Keenan, former assistant artistic director at Northlight Theatre (and former artistic director at Bailiwick), was hired by Apple Tree last spring in the newly created position of producing director (she's been full-time since August 1). Along with Hatchett and development director Mary Ellen Mason, who came from the Chicago Botanic Garden, she's part of a recent surge in staff that took the theater from three to ten full-time and two to four part-time employees. Founder Eileen Boevers says the boost in payroll and a trio of plays that didn't sell in the 1999-2000 season (R & J, Via Dolorosa, and Joy of the Desolate) brought on last winter's cash flow problem--nothing but a blip "in a period of enormous growth." Another blip was Apple Tree's recent misadventure at the Metropolis Performing Arts Centre in Arlington Heights, where attendance turned out to be so bad Daniel J. Travanti was sometimes performing Old Wicked Songs for 30 people. "We thought we were bringing them sure things," Boevers says of the two productions they sent over in 2000 (Songs and Once on This Island). "We agreed to try it for one year. It wasn't worthwhile to pursue it. We're still offering our youth programming out there." Keenan was hired because Boevers's personal priorities changed in the last year: "I'm not ready to part company, but I'm having to delegate more," she says. The rest of the change, including expansion of the board of directors (from 8 to 19, on its way to 24), follows from a restructuring plan devised six years ago. Hatchett, still getting her bearings, says the addition of Mason, the first full-time fund-raiser in the theater's 19-year history, should have major impact.

Meanwhile, Prop Thtr is looking to purchase a building that will accommodate a 99-seat black box theater, preferably somewhere in Logan Square. Executive director Jonathan Lavan--who's also a curator, former co-owner of the World Tattoo Gallery, and an aspiring pastry chef--hopes it can include a cafe and art gallery. Now being run out of the basement of artistic director Scott Vehill's house, Prop, which produces socially conscious new or newly adapted work, bills itself as the oldest off-Loop non-Equity theater in Chicago. Founded in 1981 by Vehill and technical director Stefan Brun, Prop has been a nomad since '94, when it lost a space on North Avenue. It produces two or three shows a year and, since '98, an annual new plays festival. Its first offering this season, Jim O'Connor's Rosemary (as in Kennedy), was hatched at the 2000 festival and opens October 10 at Victory Gardens' downstairs studio.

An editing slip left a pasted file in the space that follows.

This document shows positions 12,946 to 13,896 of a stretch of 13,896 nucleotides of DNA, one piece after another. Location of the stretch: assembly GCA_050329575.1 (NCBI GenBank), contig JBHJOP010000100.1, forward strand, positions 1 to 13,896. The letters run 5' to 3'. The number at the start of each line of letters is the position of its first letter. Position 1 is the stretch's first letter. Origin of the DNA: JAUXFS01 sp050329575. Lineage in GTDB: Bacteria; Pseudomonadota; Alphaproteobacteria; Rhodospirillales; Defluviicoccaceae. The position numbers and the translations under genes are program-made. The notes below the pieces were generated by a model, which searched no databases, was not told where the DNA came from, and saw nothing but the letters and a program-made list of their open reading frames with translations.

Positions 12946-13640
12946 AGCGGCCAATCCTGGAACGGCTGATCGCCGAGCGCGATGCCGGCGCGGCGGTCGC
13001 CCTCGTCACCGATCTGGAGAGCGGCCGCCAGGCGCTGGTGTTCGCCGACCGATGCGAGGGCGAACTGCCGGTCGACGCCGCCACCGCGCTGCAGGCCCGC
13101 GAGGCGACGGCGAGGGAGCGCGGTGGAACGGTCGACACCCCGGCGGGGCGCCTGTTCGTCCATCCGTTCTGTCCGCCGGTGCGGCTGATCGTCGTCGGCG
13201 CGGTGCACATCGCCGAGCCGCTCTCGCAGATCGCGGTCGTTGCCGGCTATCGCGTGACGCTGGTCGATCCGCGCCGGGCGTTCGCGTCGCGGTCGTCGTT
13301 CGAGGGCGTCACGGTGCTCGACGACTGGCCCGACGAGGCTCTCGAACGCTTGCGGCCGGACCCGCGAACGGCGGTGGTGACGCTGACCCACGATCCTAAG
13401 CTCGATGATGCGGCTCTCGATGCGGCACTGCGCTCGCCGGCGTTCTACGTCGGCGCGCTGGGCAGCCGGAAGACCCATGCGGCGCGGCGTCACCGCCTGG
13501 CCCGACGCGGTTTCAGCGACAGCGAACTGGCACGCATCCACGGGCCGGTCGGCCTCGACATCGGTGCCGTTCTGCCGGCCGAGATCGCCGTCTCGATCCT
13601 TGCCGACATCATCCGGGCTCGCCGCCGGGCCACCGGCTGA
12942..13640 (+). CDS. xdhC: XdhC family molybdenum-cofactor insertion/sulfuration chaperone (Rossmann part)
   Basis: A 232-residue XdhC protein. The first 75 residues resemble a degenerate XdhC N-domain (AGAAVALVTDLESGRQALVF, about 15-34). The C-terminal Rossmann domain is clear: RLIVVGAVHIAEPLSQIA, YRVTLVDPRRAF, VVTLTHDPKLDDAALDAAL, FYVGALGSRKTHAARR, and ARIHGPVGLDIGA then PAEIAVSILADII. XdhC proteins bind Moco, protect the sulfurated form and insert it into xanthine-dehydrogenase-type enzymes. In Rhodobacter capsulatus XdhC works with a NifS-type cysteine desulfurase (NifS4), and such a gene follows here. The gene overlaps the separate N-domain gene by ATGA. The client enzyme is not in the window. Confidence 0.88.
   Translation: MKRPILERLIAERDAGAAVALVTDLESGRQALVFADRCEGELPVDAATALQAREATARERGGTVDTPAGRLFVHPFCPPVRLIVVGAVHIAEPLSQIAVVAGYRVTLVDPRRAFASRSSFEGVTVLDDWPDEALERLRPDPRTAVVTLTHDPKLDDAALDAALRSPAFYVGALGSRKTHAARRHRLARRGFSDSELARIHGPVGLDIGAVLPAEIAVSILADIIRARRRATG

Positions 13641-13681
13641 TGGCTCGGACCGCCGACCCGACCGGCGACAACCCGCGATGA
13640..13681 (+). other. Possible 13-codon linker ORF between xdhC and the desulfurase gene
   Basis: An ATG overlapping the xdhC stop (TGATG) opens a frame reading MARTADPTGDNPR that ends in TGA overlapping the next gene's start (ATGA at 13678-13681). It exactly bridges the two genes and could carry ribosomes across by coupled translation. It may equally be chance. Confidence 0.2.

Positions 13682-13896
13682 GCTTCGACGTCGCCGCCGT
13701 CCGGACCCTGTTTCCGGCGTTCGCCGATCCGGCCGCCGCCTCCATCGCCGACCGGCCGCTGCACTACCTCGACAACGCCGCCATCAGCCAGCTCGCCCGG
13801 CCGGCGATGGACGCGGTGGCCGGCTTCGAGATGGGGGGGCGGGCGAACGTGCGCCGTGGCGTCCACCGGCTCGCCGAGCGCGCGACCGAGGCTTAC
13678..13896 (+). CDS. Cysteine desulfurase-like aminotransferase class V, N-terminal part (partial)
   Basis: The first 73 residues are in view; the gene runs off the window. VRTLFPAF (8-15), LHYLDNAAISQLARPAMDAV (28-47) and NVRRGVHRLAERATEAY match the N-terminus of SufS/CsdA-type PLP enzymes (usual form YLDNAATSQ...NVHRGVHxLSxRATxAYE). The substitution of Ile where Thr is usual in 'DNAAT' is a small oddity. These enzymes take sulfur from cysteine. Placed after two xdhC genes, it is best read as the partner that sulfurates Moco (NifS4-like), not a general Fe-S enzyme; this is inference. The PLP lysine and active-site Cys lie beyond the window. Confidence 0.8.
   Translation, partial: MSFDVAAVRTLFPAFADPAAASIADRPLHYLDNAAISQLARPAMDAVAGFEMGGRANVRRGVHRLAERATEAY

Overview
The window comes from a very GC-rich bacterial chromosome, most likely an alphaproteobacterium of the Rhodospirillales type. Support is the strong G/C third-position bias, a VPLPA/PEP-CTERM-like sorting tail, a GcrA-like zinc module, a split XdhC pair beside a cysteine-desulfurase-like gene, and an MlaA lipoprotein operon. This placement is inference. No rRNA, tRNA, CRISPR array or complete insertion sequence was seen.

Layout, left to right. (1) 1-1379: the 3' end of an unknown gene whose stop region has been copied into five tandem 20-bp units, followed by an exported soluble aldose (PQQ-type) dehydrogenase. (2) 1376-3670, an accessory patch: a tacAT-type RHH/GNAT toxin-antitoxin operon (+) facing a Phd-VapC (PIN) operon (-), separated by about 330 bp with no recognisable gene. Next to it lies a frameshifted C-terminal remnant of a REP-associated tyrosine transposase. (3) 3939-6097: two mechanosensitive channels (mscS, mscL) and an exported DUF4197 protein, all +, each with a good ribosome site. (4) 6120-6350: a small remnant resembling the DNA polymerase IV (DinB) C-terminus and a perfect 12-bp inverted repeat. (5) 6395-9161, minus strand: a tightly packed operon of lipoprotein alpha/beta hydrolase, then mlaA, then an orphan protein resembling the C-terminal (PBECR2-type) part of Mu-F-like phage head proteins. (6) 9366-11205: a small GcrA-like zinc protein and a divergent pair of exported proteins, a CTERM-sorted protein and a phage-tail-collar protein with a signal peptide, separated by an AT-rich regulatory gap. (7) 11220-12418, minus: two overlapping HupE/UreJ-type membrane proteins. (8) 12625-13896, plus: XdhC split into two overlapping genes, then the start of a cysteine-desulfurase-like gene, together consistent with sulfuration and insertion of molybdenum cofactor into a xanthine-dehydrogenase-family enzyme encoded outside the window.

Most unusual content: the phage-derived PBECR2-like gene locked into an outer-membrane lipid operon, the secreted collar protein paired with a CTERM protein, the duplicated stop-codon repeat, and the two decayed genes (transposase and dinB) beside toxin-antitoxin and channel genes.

Getting It Up

The Curious Theatre Branch is soliciting new scripts for its Scaffold Project. Curious Theatre cofounder Jenny Magnus says the company's annual Rhinoceros Theater Festival of new plays (running now through October 7 at multiple venues; see sidebar in Theater) made her and cofounder Beau O'Reilly aware that some people had scripts but didn't know how to get them produced. "They didn't have connections, a director, a cast, money, or an ensemble, and these are all things we have. We decided we'd pick one or two people every year and walk them through the process, even paying for the production." Curious Theatre's contribution to the current Rhino Fest, Bantam Lightweight, was written by one of the beneficiaries of last year's Scaffold Project, Shawn Reddy. October 1 is the deadline for this year's Scaffold entries.

A Room of His Own

Aron Packer, who split from LyonsWier Packer Gallery last May because "sharing a gallery means compromise," is having a soft opening for the Aron Packer Gallery tonight (September 7) at 118 N. Peoria. A grand opening is planned for October 19.

Art accompanying story in printed newspaper (not available in this archive): photo/Robert Drea.